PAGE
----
I began to read the work of Neil Gaiman last year when somebody suggested I read Good Omens, a collaboration between Mr. Gaiman and Terry Pratchett.  Then I read American Gods and Neverwhere and everything else I could get my hands on.  The only thing I haven’t been able to get ahold of is his latest, Fragile Things, which nobody has posted on Bookmooch or Paperbackswap (have to be a little frugal this year, I’m afraid.)  Anyway, Mr. Gaiman is a tremendously talented writer of creepy and interesting tales.  And he writes a darn good blog, too, which I subscribe to and read whenever I can.

I sampled 22,000 words from Mr. Gaiman’s site, spanning the period January 6 – March 14, yesterday morning.  I had to run the spell-check a little differently from the way I normally do, because Mr. Gaiman uses the English spellings of words like color, organize, check (cheque, a draft on one’s checking account), favorite, and orangutan.  So I just changed these to the Americanized versions in his list so that I could merge it in with the others.

I have started to add some words to my spell-checker, and with Mr. Gaiman’s blog I added googled, blog, blogger, blogging, edamame, and perhaps a couple of others that I forgot to write down at the time but which I was absolutely certain were correctly spelled words.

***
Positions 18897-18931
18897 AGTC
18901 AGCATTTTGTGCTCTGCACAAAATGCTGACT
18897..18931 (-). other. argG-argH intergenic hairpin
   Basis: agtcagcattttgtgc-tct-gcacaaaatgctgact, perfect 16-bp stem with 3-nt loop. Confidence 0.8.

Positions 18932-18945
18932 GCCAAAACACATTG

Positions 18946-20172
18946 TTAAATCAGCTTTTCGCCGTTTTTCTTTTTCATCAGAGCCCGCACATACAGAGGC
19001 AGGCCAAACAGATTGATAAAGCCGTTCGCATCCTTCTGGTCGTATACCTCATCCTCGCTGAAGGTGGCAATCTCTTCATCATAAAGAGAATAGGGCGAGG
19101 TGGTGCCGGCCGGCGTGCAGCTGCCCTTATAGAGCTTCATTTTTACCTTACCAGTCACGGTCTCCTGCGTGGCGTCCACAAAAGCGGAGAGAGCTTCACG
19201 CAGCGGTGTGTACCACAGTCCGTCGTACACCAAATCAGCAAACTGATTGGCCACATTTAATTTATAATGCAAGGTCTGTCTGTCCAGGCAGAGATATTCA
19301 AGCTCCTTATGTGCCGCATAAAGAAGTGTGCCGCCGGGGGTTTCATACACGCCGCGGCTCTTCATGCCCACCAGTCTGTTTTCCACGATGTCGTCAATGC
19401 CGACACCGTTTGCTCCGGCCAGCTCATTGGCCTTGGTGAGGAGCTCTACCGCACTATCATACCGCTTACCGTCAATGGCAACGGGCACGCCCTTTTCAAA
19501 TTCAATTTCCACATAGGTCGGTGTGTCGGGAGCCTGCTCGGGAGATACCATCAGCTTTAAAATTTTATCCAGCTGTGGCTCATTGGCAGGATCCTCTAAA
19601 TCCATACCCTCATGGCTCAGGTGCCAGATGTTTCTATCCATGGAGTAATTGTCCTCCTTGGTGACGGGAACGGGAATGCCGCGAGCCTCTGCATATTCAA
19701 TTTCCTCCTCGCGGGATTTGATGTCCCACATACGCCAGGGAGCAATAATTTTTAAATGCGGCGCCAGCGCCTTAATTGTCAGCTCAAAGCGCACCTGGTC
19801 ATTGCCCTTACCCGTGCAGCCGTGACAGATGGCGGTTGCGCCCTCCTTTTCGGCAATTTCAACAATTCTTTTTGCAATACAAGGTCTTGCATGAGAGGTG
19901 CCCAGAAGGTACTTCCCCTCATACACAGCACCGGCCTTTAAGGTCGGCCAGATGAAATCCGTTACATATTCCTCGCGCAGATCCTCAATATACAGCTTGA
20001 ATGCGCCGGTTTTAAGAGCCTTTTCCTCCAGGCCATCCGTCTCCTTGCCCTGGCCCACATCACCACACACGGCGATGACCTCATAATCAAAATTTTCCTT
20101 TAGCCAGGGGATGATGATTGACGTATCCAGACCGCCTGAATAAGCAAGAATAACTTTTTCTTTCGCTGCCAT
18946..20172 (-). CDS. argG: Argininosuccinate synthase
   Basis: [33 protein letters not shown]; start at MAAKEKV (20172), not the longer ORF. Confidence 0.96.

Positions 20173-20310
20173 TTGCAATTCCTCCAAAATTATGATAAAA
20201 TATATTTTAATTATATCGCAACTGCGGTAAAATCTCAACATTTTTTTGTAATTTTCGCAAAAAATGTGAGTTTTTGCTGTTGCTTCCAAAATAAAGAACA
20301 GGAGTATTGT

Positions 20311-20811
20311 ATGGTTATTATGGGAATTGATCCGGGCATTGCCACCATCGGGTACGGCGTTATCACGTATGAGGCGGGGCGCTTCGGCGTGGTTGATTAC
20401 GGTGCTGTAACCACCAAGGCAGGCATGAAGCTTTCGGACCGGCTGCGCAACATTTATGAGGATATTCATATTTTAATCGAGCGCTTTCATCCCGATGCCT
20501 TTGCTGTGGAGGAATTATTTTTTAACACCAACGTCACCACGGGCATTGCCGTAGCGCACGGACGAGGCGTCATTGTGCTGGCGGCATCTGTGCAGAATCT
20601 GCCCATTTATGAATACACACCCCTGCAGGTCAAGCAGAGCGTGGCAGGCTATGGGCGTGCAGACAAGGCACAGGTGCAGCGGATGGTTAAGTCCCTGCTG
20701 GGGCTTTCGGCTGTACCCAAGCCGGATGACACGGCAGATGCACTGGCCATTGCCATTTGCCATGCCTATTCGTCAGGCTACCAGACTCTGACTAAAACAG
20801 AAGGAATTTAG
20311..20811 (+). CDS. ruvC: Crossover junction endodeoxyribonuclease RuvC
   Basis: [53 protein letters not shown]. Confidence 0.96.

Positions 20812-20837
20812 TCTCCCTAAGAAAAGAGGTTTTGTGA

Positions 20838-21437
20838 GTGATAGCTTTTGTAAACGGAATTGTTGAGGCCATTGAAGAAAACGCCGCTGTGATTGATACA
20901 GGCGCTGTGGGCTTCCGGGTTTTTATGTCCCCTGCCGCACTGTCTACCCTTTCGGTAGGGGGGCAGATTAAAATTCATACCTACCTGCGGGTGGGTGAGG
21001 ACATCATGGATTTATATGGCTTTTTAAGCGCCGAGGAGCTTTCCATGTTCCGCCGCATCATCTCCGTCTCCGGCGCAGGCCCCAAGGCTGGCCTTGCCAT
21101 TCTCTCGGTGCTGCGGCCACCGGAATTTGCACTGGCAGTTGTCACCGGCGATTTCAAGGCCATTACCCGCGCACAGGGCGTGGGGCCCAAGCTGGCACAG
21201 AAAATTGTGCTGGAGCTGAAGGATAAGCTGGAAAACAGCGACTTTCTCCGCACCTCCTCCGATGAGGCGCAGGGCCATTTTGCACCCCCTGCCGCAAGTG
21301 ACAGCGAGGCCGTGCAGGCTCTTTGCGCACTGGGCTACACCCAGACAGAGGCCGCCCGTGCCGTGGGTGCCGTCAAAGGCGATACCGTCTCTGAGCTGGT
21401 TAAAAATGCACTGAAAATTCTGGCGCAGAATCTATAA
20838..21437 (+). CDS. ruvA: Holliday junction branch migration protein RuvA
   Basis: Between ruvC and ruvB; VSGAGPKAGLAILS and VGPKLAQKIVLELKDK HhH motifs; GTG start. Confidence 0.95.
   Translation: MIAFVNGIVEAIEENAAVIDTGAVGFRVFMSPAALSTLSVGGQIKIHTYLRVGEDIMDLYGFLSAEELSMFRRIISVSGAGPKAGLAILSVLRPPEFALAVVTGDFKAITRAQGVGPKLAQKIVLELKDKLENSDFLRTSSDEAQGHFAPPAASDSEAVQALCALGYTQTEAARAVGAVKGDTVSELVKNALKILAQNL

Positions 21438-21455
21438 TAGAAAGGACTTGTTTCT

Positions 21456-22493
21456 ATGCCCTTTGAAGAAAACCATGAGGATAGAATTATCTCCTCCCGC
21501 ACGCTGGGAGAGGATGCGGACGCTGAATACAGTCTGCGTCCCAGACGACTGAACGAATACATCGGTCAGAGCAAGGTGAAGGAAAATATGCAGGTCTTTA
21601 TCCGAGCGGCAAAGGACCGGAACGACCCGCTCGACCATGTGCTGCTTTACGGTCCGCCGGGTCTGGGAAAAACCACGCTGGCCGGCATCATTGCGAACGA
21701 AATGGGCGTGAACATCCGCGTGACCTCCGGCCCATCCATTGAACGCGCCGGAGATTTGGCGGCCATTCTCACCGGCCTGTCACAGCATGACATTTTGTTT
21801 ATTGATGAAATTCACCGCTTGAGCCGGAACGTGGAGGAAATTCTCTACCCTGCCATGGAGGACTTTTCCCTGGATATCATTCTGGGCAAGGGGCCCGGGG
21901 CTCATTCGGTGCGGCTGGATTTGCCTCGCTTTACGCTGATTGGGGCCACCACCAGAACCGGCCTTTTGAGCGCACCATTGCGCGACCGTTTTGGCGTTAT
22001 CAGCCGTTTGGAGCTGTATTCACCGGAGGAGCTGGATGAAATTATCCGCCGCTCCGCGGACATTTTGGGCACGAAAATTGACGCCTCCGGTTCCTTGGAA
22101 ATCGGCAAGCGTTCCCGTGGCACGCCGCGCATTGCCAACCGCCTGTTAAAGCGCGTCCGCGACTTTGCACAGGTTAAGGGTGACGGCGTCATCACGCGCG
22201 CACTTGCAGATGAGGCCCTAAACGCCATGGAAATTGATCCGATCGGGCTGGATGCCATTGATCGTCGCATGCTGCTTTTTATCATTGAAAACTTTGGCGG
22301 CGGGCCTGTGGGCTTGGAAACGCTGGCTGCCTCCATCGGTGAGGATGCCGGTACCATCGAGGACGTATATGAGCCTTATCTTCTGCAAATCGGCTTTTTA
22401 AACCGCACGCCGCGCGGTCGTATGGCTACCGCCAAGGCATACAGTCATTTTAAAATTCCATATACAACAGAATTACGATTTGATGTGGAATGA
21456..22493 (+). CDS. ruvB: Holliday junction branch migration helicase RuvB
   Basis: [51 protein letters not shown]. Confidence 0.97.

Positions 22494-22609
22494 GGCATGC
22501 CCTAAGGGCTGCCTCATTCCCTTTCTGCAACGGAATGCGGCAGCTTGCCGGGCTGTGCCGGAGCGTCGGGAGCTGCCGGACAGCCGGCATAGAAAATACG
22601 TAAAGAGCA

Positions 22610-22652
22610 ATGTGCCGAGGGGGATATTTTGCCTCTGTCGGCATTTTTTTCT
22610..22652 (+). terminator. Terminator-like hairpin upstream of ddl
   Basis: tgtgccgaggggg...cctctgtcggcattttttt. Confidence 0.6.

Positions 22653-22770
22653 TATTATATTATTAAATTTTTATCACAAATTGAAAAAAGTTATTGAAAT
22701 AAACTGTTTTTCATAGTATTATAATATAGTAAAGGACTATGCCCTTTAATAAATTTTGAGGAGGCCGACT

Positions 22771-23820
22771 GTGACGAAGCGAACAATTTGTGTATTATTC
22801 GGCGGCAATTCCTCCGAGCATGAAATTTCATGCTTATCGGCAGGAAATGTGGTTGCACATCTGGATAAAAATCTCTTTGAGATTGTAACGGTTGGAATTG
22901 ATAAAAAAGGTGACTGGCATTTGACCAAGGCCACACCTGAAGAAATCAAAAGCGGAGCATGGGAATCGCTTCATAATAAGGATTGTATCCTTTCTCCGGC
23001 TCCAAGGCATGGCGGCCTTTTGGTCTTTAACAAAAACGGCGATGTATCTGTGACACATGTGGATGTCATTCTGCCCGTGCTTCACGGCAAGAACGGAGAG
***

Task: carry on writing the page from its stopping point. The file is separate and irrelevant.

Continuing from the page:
The Blogger’s Vocabulary List is getting larger with each blog I incorporate.  The latest, which includes samples from Three Quarks Daily, Daily Kos, this blog (Pretty Good on Paper) and Neil Gaiman’s Journal, contains 9,383 different words.  In a couple of months I should be able to make a pretty good estimate of the size of the vocabulary in actual use out there (here?) in the blogosphere.  Check this space for updates.

Mr. Gaiman added 1,112 words to the list, an impressive feat at this point for an individual blogger.  Here is a vocabulary cloud composed of the words Mr. Gaiman added to the list, with font sizes at twice the point size as the number of times they appeared in his 20,000-word sample (click for a larger image).


I’ve decided to stop estimating the size of the vocabularies of individual blogs in this study because such estimates are too artificial.  Even bloggers and writers use most of their words in conversation.  And since your vocabulary is altered by each conversational partner, (your conversational partner asks a question about broccoli or oysters and you find yourself using these words yourself, if only to ask for clarification) estimates of this sort don’t seem all that relevant.

What does Mr. Gaiman’s vocabulary cloud say about him as a blogger?  What does it say about the bloggers to which his words were compared?  What will Raincoaster‘s vocabulary cloud say about her or us or anything, when it is added to this growing pool tomorrow?